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              Fox will begin meetings today with its affils in L.A.
         and discuss a plan to have affils help defray the cost of
         the network's $4.4B NFL deal, according to Rich Katz of
         DAILY VARIETY.  Fox had sent a letter that "outlined
         contributions it expects from its stations," which included
         a plan in which the affils "would return 15 spots per week
         to the network, beginning July 1."  The plan would require
         stations to "return money due from retransmission consent
         agreements expiring next year."  Beginning July 1, Fox would
         also "give back to affiliates three spots that were removed
         from local inventory under the NFL agreement that expired in
         January.  Money from these spots, sold locally, would go to
         the network, except for a 15% agency commission and 8% local
         sales commission."  Fox said it would also "increase" the
         number of affils' pre-game inventory to 13 spots, from 11,
         but "all the commissions would go to the network" (DAILY
         VARIETY, 6/4).  In related news, at the ABC affils meeting
         in Orlando, DAILY VARIETY reports that "progress has been
         made" in talks where stations would "contribute" about $30M
         to help ABC cover its new NFL contract."  A deal is expected
         in "a few weeks at the earliest" (DAILY VARIETY, 6/4).

    Print | Tags: ABC, NFL, Media, Walt Disney

              ESPN's ratings for the first quarter of '98 "plunged,"
         according to Scott Hettrick of the HOLLYWOOD REPORTER, who
         writes that the decline of ESPN's nightly 11:00pm ET
         "SportsCenter" is "most alarming."  Nielsen Media Research
         reported that "SportsCenter" lost 106,000 viewers -- more
         than 11% of its audience -- from '97's first quarter.  The
         show's average viewership now stands at 841,000.  Hettrick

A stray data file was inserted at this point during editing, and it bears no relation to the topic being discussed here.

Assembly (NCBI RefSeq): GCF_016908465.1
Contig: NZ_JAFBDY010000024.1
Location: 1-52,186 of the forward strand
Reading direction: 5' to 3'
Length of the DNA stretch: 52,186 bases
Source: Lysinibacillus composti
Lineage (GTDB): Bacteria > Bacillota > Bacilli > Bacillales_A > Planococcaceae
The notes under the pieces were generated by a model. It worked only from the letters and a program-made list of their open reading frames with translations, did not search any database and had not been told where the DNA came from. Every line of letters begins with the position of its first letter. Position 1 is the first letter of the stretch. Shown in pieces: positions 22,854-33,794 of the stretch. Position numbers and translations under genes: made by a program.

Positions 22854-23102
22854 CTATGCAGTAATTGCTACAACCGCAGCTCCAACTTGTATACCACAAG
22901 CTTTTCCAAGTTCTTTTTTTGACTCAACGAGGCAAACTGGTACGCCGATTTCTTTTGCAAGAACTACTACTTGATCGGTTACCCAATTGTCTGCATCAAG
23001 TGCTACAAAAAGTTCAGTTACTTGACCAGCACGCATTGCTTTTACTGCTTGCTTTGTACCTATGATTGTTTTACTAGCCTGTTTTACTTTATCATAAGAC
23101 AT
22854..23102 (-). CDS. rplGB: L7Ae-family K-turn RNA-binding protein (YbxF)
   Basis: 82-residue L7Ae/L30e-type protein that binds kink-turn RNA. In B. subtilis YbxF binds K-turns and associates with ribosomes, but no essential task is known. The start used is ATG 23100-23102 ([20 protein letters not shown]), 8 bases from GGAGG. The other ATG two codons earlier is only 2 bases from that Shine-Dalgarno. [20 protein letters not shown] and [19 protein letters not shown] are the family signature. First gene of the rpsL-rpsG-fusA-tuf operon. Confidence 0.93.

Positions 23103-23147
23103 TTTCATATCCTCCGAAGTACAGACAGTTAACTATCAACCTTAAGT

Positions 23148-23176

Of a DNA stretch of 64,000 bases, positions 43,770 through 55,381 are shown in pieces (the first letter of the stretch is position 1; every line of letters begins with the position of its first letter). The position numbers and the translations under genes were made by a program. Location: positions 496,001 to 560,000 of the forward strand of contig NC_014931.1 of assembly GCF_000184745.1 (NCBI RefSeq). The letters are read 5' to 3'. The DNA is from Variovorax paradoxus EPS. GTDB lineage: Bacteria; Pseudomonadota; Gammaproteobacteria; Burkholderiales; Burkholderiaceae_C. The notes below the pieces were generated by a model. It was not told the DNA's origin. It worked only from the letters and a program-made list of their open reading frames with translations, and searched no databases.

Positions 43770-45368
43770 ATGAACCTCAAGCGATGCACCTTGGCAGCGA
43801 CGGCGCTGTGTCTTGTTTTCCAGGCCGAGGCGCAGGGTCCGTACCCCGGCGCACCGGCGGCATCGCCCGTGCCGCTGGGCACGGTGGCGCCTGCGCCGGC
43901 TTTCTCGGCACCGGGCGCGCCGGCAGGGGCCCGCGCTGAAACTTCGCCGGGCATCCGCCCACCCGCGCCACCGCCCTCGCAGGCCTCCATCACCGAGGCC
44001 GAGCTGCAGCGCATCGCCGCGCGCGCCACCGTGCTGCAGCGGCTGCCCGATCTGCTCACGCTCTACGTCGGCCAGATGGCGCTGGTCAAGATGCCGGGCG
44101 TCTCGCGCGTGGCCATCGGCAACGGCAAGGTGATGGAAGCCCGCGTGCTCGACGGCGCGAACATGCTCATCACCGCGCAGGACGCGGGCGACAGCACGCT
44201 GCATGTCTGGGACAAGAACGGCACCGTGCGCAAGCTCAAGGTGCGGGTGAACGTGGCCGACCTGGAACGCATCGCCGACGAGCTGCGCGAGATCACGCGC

writes that while it's "not directly attributable" to ESPN's
         ratings decline, "Fox Sports News" has gained 132,000
         viewers from '97's fourth quarter and "appears to be making
         an impact" on ESPN.  "Fox Sports News" is averaging 311,000
         viewers per night, and its ratings have gone up 34% in L.A.
         and 17% in N.Y.  Hettrick also cites the departure of former
         ESPN anchor Keith Olbermann as another possible factor in
         "SportsCenter"'s ratings decline (HOLLYWOOD REPORTER, 6/4). 
              BIG PICTURE: ESPN's primetime viewership in the first
         quarter of '98 "dropped" 18% to 1.055 million, down from
         1.286 million a year ago.  Hettrick writes that what is
         "worse" is that ESPN's "explanation for the slide doesn't
         bode well for a turnaround," as a network spokesperson cited
         "more competition in sports programming and sports networks,
         greater fragmentation of the TV audience through digital
         cable and satellite services and more options in general for
         the male viewing audience ... None of which is likely to
         decrease in ESPN's favor."  Hettrick adds that the ratings
         decline "couldn't come at a worse time" for ESPN, which is
         looking to sell a 20-22.5% rate increase on cable operators